04. The Wise Sage and the Arrogant Rat
One day, a sage witnessed a crow dropping a rat from its beak to the ground. He quickly rescued the rat and helped it recover.
A few days later, the sage saw the rat being chased by a cat. By this time, the rat had become a pet to the sage.
The sage did not want the rat to be harmed, so he used a magic spell to turn the rat into a cat so that it could protect itself from other cats.
However, soon after, a dog began harassing the cat. In order to protect the cat, the sage turned it into a dog.
But this solution was not permanent, as a tiger came into the area and began chasing the dog. In order to save the dog, the sage turned it into a tiger.
While the tiger was now safe from harm, it still did not find peace of mind.
Everyone in the area knew the sage and his tiger, and even though the rat was now in the guise of a tiger, everyone still treated it as a rat. The rat, however, saw itself as a tiger and wanted to be treated as such by everyone else.
It realized that as long as the sage was alive, the villagers would remember the tiger’s past as a rat and continue to treat it as such. Therefore, the rat plotted to kill the sage.
But the sage was wise and could see the rat’s true intentions. He immediately turned it back into a rat and said, “It is important for everyone, no matter their size, to remain grateful and humble for what they have. Otherwise, they will surely fall.”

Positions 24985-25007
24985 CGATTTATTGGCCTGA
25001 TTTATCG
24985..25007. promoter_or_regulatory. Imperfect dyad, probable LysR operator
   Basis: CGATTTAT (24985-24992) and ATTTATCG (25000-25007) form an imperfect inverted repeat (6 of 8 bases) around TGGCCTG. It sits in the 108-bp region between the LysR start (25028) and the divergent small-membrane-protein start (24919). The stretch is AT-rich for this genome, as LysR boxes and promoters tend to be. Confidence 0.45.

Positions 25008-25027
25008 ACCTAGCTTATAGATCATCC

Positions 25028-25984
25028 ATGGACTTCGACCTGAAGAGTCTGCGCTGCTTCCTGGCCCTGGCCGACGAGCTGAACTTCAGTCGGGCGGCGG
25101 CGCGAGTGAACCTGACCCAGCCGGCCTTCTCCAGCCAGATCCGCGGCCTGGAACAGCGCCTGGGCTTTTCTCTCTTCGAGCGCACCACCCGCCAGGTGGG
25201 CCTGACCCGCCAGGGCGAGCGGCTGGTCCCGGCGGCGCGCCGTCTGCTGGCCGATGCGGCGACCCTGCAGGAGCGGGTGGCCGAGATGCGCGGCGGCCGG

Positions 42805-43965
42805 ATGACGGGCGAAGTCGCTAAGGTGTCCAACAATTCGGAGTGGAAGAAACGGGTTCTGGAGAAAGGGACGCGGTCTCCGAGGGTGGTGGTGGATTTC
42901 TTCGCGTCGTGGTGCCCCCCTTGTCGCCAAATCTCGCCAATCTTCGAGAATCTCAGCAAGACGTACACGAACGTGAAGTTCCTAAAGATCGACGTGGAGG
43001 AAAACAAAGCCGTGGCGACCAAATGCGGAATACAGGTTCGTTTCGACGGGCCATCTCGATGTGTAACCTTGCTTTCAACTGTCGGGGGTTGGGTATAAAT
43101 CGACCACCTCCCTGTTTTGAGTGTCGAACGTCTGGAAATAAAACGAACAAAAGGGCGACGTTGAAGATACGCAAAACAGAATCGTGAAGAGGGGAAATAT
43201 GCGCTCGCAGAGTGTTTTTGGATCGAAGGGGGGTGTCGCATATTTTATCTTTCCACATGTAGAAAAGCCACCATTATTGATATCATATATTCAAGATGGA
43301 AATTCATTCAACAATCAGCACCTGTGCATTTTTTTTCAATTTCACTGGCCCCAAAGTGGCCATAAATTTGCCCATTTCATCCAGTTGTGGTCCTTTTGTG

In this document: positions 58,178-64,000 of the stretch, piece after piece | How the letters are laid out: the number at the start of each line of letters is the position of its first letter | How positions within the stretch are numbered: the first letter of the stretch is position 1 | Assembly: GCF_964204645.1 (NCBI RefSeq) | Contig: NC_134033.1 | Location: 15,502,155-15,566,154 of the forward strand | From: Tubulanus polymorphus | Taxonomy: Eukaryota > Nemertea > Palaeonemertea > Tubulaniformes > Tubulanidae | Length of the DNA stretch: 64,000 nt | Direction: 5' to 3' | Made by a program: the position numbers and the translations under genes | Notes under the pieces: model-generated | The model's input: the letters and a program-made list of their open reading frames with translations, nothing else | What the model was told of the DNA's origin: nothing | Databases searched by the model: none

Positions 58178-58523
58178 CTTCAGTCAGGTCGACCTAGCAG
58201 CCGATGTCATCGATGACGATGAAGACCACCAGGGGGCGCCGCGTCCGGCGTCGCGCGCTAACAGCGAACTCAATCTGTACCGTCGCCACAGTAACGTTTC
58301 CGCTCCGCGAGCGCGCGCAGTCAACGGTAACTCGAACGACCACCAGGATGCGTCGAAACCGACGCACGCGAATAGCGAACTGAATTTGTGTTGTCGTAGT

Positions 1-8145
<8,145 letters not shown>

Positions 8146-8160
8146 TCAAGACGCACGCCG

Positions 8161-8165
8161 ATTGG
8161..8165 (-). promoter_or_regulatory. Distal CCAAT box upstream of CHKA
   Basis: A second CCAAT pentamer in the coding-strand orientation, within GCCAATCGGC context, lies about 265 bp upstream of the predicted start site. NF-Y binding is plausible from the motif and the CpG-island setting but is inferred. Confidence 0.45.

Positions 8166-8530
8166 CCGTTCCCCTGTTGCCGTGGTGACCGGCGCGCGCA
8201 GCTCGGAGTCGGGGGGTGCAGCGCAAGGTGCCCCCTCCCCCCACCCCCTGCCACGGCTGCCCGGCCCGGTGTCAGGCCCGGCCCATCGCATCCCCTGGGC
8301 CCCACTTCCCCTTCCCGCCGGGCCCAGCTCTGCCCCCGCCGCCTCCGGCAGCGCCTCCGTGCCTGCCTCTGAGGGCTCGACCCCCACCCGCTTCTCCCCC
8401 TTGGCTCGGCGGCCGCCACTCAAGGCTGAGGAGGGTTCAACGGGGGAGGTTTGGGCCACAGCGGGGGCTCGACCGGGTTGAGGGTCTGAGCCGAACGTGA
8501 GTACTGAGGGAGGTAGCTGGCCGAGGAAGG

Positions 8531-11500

Lessons to learn: When ambition outweighs humility, it can lead to one’s downfall.
05. Right and Wrong
This story illustrates the humility of Bankei Yōtaku, a Japanese Rinzai Zen master.
Some of his students approached him and reported that a student had been caught stealing. All of the students demanded that the thief be expelled. However, Bankei ignored their request.
A few days later, the same student was caught stealing again. Once again, Bankei ignored the students’ demands for expulsion.
This time, the students presented a petition stating that if the accused thief was not expelled, they would leave Bankei’s school.
Upon hearing about the petition, the Zen master called a meeting with all of the students.
He said, “You are all wise brothers, able to distinguish right from wrong. If you wish to study elsewhere, you may do so. But this poor fellow does not yet understand right from wrong. Who will teach him if not me? I will keep him here even if all of you decide to leave.”
Upon hearing this, the accused student broke down in tears and promised to never steal again.
Lessons to learn: Often, a simple act of humility can accomplish more than strict actions.
06. Zen Bow, Zen Arrow
There was a group of students practicing archery one day, and a Zen Master noticed that one student was consistently missing their targets.
The Zen Master commented, “It is his desire to win that is sapping his strength.”
Lessons to learn: Competition can lead to a depletion of strength. It is better for both the body and mind to approach most situations with humility and tolerance.